This is a deliberately misleading statement. As far as a new technique that could potentially reprogram embryonic stem cells from skin cells cells are concerned, the independent, National Catholic Reporter more soberly explained:

If headlines turn out to be prophetic, Nov. 20, 2007, was a historic day in the decade-long ethical debate over embryonic stem-cell research. "Scientists Bypass Need for Embryo to Get Stem Cells," reads The New York Times. "Major leap for stem cells," the Chicago Tribune added. "Advance May End Stem Cell Debate," chimed The Washington Post.
But headline prophecies are a tricky business and less than two months later, it appears The Washington Post was wise to use the word, "may."

Additionally, Dr. Shinya Yamanaka, one of the two researchers who discovered the technique told AFP News Services:

TOKYO (AFP) - A Japanese scientist who helped produce stem cells from skin says controversial research on human embryos must continue for now, as it will take time to put the new breakthrough into practical use..."It was a breakthrough. It allowed us to see a goal. But the goal is far off in the distance," Shinya Yamanaka, the leader of the Kyoto University research team, told AFP in an interview.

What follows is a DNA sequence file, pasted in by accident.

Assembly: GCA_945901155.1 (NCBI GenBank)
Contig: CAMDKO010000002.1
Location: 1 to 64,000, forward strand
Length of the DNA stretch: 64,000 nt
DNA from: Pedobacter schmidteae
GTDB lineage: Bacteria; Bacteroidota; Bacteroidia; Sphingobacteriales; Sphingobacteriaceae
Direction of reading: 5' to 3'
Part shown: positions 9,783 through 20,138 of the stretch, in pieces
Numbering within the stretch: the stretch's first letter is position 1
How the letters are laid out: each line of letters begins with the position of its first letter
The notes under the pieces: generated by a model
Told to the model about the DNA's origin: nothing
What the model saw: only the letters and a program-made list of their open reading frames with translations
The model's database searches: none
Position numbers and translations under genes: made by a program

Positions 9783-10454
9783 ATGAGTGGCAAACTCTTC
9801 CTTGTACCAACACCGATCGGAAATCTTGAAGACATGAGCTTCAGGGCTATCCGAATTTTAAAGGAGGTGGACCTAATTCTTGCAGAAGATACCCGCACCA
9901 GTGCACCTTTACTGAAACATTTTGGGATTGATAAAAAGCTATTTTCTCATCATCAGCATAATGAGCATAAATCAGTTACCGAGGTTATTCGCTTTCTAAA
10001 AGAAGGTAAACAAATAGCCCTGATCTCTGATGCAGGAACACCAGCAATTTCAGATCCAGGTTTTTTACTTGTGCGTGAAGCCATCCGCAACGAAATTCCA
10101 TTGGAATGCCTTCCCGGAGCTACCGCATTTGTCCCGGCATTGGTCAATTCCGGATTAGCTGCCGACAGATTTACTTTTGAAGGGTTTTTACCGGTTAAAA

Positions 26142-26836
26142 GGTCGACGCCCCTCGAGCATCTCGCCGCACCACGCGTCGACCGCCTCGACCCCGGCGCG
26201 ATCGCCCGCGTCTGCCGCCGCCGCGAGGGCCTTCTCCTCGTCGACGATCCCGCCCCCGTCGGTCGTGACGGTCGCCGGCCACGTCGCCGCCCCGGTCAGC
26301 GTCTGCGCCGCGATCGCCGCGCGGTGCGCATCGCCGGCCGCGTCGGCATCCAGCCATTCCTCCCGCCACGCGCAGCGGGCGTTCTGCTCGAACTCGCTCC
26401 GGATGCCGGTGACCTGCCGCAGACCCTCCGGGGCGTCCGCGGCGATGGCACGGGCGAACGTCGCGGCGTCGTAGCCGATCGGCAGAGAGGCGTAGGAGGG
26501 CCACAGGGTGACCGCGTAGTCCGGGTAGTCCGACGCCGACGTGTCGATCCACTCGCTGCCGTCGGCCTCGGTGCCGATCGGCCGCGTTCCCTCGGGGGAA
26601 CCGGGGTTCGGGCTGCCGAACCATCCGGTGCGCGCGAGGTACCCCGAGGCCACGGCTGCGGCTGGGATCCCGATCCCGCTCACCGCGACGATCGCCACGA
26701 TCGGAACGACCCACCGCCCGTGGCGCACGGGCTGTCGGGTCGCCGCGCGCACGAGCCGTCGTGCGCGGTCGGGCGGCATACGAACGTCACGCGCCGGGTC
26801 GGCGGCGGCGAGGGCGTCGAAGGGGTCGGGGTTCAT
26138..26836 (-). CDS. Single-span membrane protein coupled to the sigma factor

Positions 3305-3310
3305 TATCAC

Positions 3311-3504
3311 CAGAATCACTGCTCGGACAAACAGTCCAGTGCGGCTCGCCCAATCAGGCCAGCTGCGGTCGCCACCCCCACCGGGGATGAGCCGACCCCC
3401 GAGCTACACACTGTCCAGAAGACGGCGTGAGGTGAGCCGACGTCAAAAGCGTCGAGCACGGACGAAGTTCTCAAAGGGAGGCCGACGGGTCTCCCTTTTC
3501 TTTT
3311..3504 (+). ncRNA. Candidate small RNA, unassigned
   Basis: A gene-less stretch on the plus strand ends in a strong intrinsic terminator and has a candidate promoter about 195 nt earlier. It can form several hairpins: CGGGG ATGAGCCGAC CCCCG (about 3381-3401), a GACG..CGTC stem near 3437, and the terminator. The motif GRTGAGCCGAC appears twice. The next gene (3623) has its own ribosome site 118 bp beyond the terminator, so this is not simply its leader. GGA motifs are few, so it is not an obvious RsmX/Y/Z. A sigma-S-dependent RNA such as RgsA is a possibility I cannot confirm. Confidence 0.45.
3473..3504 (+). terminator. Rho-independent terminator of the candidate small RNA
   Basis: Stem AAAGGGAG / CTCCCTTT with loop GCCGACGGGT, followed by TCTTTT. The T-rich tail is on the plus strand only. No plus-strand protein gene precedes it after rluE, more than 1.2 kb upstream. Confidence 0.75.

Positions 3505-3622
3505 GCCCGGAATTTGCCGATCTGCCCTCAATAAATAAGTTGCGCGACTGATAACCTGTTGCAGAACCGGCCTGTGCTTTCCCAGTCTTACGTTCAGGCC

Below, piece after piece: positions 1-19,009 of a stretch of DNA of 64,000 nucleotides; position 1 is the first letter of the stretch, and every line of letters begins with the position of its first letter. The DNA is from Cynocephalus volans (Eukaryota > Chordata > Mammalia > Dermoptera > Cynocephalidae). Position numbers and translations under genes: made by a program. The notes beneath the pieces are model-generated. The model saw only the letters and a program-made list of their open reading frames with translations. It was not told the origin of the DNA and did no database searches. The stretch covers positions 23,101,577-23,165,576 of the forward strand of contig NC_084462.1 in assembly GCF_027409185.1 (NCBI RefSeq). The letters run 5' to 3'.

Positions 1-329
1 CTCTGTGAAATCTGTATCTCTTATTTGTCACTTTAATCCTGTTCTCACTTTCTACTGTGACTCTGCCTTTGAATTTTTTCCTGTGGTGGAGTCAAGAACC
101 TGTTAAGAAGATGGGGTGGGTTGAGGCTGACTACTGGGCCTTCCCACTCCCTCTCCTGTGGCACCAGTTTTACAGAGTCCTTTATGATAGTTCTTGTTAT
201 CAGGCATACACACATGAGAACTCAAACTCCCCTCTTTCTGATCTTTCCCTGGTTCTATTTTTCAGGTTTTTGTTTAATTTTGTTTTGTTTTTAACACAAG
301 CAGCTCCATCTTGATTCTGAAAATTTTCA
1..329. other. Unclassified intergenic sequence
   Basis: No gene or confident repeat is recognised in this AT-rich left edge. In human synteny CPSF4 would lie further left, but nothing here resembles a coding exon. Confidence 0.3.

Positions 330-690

The bishops conveniently left out those important facts.  But not content with fudging science, the bishops then engaged in a bit of historical revision:

This is not only a teaching of the Catholic Church. Our nation's Declaration of Independence took for granted that human beings are unequal in size, strength, and intelligence. Yet it declared that members of the human race who are unequal in all these respects are created equal in their fundamental rights, beginning with the right to life. Tragically, this principle of equal human rights for all has not always been followed in practice, even by the Declaration's signers. But in our nation's proudest moments Americans have realized that we cannot dismiss or exclude any class of humanity-that basic human rights must belong to all members of the human race without distinction. In light of modern knowledge about the continuity of human development from conception onwards, all of us-without regard to religious affiliation-confront this challenge again today when we make decisions about human beings at the embryonic stage of development.